Xulfi shortlisted a few young musicians that he had met over the years and also auditioned musicians in some colleges and universities to be a part of the Basement. The selection criteria? Pure, unadulterated talent. “I was surprised to see the versatility these guys had in their musical expertise,” he says. The youngsters brought with them a diverse range of abilities; between them, the group can tackle instruments including the tabla, saxophone, flute, mouth organ, harmonium, violin, djembe, and rubab. “What I was looking for in the musicians apart from the music skill and the guts to own the stage was how these people think about music in general,” explains Xulfi. “Their philosophy about creating their own music and their thought process were very important, as people from different musical backgrounds sometimes take a lot of time to gel with each other, but when they do, they have the capability to create magic. That's why my aim wasn't to create a band where a singer is in the front singing, but create a team where every musician is equally important, just like it is in a jam. And that's why you are going to see long instrumental and musical passages in the Nescafé Basement songs.”

The program presents a great opportunity for the newcomers, and Xulfi confesses it has also been a great experience for him as well. “As far as the musical journey goes, this eclipses every musical experience I have ever had,” he enthuses. “Never have I had this much fun creating, composing, and arranging music. Everyone put in their best and honest efforts to make the Basement experience the most memorable one for all of us. The thought that through this, so many musicians, who otherwise would have never come to the surface, will finally be able to get the opportunity and acclaim they deserve is a thoroughly satisfying one. This motive made this experience even more special. And at the end of it all, all of us were like a family; new friendships were formed, musical ideas were exchanged. The true 'irtiqa' happened right in front of me, and I was again a part of it. Plus the fact that Nescafé understood the motive and supported this initiative ensured that the Basement becomes a reality.”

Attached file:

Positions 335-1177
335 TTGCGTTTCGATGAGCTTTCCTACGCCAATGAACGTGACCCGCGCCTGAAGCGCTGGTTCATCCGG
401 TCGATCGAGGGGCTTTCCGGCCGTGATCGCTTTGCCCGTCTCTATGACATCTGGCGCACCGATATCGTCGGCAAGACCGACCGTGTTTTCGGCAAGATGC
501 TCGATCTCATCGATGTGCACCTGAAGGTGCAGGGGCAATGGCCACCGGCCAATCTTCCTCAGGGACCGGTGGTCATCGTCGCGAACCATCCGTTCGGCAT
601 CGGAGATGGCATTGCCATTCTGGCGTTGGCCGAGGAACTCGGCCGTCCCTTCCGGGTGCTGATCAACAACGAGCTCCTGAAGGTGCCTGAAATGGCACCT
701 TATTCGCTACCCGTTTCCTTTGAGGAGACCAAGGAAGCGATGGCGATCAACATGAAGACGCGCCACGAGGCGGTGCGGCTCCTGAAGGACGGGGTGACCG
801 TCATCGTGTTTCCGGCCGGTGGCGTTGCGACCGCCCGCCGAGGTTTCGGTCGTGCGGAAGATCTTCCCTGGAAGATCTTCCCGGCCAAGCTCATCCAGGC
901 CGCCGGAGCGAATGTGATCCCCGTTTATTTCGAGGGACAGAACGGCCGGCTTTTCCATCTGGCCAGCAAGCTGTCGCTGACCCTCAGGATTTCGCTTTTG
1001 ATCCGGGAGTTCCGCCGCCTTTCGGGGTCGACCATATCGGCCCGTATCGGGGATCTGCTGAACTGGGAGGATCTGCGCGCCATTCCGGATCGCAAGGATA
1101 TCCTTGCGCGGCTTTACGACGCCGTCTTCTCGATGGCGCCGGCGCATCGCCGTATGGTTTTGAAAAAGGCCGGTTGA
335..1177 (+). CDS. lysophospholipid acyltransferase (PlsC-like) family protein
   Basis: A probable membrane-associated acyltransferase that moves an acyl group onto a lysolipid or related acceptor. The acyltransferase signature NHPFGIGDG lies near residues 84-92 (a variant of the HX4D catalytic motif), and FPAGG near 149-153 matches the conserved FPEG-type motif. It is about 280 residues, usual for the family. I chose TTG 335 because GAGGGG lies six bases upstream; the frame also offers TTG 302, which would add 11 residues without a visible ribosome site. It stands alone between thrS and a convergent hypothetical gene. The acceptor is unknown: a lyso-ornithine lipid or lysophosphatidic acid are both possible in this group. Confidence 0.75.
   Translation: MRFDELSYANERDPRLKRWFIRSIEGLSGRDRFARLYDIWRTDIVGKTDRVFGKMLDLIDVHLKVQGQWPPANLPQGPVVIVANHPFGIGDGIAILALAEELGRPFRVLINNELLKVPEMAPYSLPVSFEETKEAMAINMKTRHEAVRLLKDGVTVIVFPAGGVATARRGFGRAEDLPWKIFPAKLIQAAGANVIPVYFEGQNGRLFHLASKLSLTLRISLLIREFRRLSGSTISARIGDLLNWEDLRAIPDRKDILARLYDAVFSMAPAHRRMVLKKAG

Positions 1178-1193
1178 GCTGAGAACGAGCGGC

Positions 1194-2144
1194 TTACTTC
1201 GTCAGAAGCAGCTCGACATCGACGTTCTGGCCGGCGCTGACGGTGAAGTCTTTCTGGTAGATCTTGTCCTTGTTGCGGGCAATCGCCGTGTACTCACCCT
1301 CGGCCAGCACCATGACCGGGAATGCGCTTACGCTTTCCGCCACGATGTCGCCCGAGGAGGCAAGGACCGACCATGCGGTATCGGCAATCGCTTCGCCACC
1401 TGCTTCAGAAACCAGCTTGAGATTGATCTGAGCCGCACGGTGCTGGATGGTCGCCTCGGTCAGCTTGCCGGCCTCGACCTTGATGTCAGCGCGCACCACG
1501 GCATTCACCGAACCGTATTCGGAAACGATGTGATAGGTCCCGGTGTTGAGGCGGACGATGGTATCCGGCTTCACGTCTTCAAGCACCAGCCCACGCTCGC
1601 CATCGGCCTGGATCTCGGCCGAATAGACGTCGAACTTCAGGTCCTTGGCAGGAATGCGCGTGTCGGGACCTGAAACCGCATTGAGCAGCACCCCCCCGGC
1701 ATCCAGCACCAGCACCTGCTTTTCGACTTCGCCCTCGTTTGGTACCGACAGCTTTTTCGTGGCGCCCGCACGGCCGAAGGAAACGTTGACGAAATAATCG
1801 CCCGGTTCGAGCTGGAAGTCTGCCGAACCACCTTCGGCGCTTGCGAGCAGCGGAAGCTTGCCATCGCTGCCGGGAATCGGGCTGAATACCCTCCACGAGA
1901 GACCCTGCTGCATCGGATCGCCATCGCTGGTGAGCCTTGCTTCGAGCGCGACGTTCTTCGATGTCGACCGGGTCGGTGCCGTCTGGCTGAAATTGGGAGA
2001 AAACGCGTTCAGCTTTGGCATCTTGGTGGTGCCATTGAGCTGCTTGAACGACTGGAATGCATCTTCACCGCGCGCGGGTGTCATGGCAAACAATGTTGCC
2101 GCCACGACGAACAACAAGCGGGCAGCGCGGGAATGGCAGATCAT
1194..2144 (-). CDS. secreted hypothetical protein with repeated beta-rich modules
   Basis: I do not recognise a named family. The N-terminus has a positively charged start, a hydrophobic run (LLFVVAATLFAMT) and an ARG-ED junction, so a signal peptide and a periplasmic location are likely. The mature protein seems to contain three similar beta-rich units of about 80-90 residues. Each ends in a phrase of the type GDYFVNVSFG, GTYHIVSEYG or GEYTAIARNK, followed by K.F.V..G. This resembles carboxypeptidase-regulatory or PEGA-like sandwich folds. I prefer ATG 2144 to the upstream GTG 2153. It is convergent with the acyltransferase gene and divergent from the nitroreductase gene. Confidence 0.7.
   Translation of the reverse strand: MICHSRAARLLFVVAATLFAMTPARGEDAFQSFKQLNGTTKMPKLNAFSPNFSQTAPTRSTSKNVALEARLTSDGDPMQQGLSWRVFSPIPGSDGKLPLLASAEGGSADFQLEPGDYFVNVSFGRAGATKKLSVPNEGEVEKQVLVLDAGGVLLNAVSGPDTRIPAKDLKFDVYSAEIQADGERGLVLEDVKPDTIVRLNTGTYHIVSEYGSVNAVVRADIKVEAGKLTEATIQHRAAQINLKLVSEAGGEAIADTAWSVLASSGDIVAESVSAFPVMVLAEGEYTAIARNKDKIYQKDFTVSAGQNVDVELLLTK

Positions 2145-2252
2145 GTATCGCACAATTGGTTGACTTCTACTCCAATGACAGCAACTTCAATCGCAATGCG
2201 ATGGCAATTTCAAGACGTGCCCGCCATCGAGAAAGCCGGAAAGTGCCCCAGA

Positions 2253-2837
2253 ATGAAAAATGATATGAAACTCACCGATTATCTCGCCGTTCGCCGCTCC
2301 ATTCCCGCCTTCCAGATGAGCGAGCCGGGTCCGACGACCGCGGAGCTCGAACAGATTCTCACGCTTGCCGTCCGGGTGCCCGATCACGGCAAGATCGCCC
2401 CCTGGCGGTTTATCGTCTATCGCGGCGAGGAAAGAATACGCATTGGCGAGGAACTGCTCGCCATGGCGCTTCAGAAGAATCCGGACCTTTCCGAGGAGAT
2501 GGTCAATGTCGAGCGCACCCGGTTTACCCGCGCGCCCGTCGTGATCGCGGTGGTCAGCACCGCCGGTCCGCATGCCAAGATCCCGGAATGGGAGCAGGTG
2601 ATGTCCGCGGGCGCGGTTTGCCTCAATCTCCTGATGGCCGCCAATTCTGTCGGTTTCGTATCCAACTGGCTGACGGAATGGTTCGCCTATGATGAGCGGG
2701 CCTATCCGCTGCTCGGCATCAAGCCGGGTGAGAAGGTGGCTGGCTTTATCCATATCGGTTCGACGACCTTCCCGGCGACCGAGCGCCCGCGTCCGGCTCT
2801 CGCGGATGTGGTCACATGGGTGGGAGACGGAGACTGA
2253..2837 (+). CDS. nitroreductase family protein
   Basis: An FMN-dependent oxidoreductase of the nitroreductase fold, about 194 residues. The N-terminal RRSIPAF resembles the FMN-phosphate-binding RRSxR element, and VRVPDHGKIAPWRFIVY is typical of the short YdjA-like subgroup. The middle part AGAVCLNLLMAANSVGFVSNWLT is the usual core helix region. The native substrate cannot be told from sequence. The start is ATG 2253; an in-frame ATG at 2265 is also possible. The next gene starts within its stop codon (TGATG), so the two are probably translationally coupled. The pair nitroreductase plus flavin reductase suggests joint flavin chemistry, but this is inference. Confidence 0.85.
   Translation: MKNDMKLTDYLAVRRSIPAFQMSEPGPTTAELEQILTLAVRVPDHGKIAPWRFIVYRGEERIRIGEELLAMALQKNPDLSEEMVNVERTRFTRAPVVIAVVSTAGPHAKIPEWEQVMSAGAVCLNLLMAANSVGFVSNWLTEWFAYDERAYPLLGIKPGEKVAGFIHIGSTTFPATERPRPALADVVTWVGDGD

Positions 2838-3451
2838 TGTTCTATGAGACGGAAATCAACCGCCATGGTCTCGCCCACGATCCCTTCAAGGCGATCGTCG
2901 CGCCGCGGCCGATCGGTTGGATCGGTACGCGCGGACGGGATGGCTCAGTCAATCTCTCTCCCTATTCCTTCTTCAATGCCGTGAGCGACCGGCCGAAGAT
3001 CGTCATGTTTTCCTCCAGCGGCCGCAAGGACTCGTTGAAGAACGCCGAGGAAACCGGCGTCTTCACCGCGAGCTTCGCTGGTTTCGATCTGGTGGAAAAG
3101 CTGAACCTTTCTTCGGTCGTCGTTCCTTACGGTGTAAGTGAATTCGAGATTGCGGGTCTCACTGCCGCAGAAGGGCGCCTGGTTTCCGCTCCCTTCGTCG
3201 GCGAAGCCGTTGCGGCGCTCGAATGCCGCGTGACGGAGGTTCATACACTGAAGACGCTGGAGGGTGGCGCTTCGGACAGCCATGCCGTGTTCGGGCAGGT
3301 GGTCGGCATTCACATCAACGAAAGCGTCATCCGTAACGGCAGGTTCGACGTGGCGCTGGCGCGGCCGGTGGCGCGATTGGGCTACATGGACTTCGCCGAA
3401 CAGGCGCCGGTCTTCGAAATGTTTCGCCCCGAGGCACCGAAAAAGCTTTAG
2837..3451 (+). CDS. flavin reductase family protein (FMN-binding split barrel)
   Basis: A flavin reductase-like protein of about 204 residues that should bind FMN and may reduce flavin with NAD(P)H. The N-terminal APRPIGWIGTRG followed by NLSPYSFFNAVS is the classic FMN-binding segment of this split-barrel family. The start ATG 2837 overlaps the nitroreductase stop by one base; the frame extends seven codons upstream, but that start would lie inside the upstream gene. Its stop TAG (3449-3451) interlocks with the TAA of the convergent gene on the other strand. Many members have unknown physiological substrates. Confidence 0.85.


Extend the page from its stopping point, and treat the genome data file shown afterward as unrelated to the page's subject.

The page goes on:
So how does Nescafé Basement compare to other sponsored shows, like Ufone Uth Records and Coke Studio? “All these shows have one aim, to contribute effectively to the Pakistan music industry,” reflects Xulfi, “and Nescafé Basement is no different as far as this big picture is concerned. But once you will hear the songs, the difference will be quite obvious. When the music comes out of a jam, it comes out different naturally and that's how we have created music at the Basement. Plus, the Basement stands for youth; it is a platform where they can express their musical talent wholeheartedly. The show is not showcasing the past or the present of our music scene. In fact, it is the future it is presenting; it is the future it is creating. I, as a composer and arranger, believe that music is not a very complicated art form, and its beauty lies in how simply it has been expressed. So the Basement, in essence, is the return of that simplicity that I feel hasn't really been in the forefront during the last few years.”